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When the Senate takes up a measure to disapprove President Trump’s national emergency designation for the southern border, they will be doing so in the face of statistics that say otherwise.

This week, Customs and Border Protection released data showing 76,103 apprehensions at the southern border in the month of February, the highest number of apprehensions in a single month since April 2008, and a 97 percent increase since last year. More than 50,000 adults are currently in Immigration and Customs Enforcement custody, the highest number ever.

Kevin McAleenan, the commissioner of Customs and Border Protection who also served in the Obama administration, told reporters this week that “the system is well beyond capacity, and remains at the breaking point.”

While previous immigration surges have been primarily single men, migrants are now increasingly crossing the border in family units. Of the 76,103 apprehensions in February, 40,325 were family units. The category is up a stunning 2,000 percent since the low of the “Trump effect” in April 2017 through February 2019. The changing nature of migrants at the border means that more and more of them are turning themselves into CBP and claiming asylum before being released into the interior of the country.

As the New York Times reported earlier this week:

“Families with children can be held in detention for no longer than 20 days, under a much-debated court ruling, and since there are a limited number of detention centers certified to hold families, the practical effect is that most families are released into the country to await their hearings in immigration court. The courts are so backlogged that it could take months or years for cases to be decided. Some people never show up for court at all.”

The role our asylum laws play in encouraging this type of behavior is close to indisputable. Our current immigration laws allow a person here illegally to claim they have a “credible fear” of being tortured or prosecuted if they return to their country. At that point, the immigrant cannot be deported until they are taken before an immigration judge, sometimes years later, for a hearing.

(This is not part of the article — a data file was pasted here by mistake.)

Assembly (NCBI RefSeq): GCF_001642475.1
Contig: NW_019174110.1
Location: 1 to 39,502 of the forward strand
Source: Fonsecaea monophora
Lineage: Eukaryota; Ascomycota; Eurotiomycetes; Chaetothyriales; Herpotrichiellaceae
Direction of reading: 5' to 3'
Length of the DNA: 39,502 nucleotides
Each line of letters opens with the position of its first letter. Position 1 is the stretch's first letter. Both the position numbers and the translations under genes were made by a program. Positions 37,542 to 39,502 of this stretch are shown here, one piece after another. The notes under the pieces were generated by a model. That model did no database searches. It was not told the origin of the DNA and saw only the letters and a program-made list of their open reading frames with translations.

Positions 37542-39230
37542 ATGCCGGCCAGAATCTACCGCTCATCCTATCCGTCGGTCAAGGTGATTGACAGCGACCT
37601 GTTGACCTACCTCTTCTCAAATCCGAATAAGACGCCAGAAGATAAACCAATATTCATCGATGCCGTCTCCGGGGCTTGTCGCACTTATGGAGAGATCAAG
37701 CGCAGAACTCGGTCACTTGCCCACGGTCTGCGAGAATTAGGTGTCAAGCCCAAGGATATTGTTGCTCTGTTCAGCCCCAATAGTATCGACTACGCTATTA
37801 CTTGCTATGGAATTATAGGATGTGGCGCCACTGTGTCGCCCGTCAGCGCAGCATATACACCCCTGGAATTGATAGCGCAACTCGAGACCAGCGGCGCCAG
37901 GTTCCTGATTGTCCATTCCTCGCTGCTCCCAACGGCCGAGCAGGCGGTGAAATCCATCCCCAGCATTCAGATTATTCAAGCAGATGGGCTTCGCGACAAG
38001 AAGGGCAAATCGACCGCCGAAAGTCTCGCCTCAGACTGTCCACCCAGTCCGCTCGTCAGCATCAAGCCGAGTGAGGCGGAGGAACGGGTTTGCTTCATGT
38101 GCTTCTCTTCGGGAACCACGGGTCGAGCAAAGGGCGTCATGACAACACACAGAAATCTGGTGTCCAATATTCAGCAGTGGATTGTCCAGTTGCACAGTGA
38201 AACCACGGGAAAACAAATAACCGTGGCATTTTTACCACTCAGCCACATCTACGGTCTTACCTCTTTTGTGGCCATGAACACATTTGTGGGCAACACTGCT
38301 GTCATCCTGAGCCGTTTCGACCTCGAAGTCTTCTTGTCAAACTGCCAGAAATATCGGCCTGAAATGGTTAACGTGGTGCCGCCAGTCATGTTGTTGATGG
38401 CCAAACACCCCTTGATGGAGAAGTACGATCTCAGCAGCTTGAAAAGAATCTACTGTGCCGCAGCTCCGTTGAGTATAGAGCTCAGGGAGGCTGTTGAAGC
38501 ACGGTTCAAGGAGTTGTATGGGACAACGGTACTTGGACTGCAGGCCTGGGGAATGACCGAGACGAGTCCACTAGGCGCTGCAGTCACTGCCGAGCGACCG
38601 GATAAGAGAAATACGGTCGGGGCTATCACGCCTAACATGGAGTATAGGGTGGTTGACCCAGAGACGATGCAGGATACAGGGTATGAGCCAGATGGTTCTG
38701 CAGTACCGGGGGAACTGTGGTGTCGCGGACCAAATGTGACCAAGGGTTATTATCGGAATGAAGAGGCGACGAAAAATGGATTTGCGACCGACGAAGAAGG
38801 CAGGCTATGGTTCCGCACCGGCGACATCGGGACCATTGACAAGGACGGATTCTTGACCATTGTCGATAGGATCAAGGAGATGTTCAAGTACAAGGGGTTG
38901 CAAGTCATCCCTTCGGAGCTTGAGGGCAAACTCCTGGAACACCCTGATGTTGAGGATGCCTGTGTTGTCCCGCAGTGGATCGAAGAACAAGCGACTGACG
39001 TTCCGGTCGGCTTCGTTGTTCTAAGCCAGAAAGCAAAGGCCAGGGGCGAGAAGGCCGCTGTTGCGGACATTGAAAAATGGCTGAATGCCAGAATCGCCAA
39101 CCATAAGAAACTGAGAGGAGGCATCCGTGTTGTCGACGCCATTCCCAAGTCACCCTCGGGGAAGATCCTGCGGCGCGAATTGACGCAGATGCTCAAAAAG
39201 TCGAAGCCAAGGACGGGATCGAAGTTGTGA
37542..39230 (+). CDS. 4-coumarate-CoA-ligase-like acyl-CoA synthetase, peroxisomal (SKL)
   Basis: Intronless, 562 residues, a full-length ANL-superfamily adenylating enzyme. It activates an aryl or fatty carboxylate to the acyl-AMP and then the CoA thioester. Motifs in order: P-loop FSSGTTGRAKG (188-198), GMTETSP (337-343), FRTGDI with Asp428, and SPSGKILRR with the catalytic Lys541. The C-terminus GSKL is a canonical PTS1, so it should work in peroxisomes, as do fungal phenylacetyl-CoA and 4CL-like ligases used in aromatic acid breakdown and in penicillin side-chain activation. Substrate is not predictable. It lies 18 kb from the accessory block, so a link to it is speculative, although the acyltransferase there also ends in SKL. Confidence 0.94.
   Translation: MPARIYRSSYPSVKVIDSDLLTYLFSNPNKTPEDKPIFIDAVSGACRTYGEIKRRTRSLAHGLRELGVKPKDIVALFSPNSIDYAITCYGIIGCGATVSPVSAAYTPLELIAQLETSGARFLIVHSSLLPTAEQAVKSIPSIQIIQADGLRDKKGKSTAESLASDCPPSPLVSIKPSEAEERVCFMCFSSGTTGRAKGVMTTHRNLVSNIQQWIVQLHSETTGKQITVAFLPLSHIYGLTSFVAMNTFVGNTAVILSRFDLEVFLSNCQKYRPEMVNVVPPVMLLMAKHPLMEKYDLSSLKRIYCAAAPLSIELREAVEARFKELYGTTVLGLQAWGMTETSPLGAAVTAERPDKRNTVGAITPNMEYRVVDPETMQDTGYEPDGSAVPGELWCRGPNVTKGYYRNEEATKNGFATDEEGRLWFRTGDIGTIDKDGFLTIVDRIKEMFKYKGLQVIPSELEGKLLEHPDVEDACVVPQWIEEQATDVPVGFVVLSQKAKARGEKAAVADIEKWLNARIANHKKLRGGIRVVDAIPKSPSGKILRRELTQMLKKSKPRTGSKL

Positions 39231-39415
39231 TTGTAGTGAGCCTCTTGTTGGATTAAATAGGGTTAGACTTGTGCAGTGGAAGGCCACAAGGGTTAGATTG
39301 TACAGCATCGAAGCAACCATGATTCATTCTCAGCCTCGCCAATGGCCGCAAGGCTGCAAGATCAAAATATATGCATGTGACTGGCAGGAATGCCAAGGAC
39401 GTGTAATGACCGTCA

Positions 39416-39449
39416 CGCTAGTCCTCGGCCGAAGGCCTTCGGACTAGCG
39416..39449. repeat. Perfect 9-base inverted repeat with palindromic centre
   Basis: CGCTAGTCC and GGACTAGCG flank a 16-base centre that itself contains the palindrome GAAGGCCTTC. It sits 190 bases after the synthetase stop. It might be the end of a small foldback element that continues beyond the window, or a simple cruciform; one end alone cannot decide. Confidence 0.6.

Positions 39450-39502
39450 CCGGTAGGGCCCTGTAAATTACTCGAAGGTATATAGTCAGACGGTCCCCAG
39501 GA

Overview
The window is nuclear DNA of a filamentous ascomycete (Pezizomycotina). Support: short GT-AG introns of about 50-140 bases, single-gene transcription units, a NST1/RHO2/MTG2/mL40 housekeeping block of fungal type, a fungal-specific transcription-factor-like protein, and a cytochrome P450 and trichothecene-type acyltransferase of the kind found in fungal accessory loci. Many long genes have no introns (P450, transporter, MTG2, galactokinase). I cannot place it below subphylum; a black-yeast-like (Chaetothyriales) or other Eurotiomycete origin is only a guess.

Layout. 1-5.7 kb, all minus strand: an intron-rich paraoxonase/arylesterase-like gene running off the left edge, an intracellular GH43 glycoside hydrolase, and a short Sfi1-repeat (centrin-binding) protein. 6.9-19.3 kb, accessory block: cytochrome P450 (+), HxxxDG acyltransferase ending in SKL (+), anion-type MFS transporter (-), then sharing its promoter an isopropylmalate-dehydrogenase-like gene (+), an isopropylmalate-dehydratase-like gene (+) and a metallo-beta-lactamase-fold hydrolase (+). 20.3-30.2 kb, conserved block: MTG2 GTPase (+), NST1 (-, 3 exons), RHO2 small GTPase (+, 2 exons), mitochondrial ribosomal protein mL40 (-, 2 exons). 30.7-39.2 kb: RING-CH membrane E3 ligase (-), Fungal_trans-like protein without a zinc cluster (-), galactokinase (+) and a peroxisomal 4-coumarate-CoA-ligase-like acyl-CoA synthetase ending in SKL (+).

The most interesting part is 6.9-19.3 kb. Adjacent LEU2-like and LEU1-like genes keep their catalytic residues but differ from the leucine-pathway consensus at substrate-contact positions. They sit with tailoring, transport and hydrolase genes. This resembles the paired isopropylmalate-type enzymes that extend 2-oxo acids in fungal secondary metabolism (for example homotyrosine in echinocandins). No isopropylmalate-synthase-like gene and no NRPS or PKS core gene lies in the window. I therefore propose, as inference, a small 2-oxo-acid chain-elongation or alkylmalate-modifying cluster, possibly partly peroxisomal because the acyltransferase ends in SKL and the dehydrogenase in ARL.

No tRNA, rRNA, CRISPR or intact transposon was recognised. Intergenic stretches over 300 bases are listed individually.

According to CBP, claims of credible fear increased by 121 percent in the last fiscal year. Under the Obama administration, claims of “credible fear” more than octupled from 5,523 cases in 2009, to 81,864 in 2016.

There are only a handful of reasons for this. Either the world became 16 times more dangerous, Citizenship and Immigration Services became more lenient in assessing “credible fear,” or migrants have become savvier in knowing what to say to meet the threshold.

The lure of our lax asylum laws and preferential treatment of family units is feeding into cases of fraud. As the New York Times reported last April, migrants “have admitted to posing falsely with children who are not their own, and Border Patrol officials say that instances of fraud are increasing.”

The numbers track with this. Since April 2018, border agents have detected nearly 2,400 “false families,” where migrants claimed to be related when they were not, or untruthfully claimed to be younger than 18. Department of Homeland Security Secretary Kirstjen Nielsen told Congress her agency has uncovered “’recycling rings’ where innocent young people are used multiple times to help aliens fraudulently gain entry.”

Bizarrely, former Attorney General Jeff Sessions’ attempts to get a handle on the issue by tightening up the definition of “credible fear” were blocked by House Republicans in 2018.

By CBP’s own estimation, the border is in crisis. Members of Congress who claim otherwise are willfully ignoring the facts and testimony of the men and women standing on the front lines. Congress continues to fuss about executive overreach and the appropriateness of President Trump’s national emergency declaration while ignoring the central issue — our southern border is overwhelmed. When is Congress going to do something about it?

This is a commentary submitted and published with the author’s permission. If you wish to submit a commentary to Texas Scorecard, please submit your article to [email protected].

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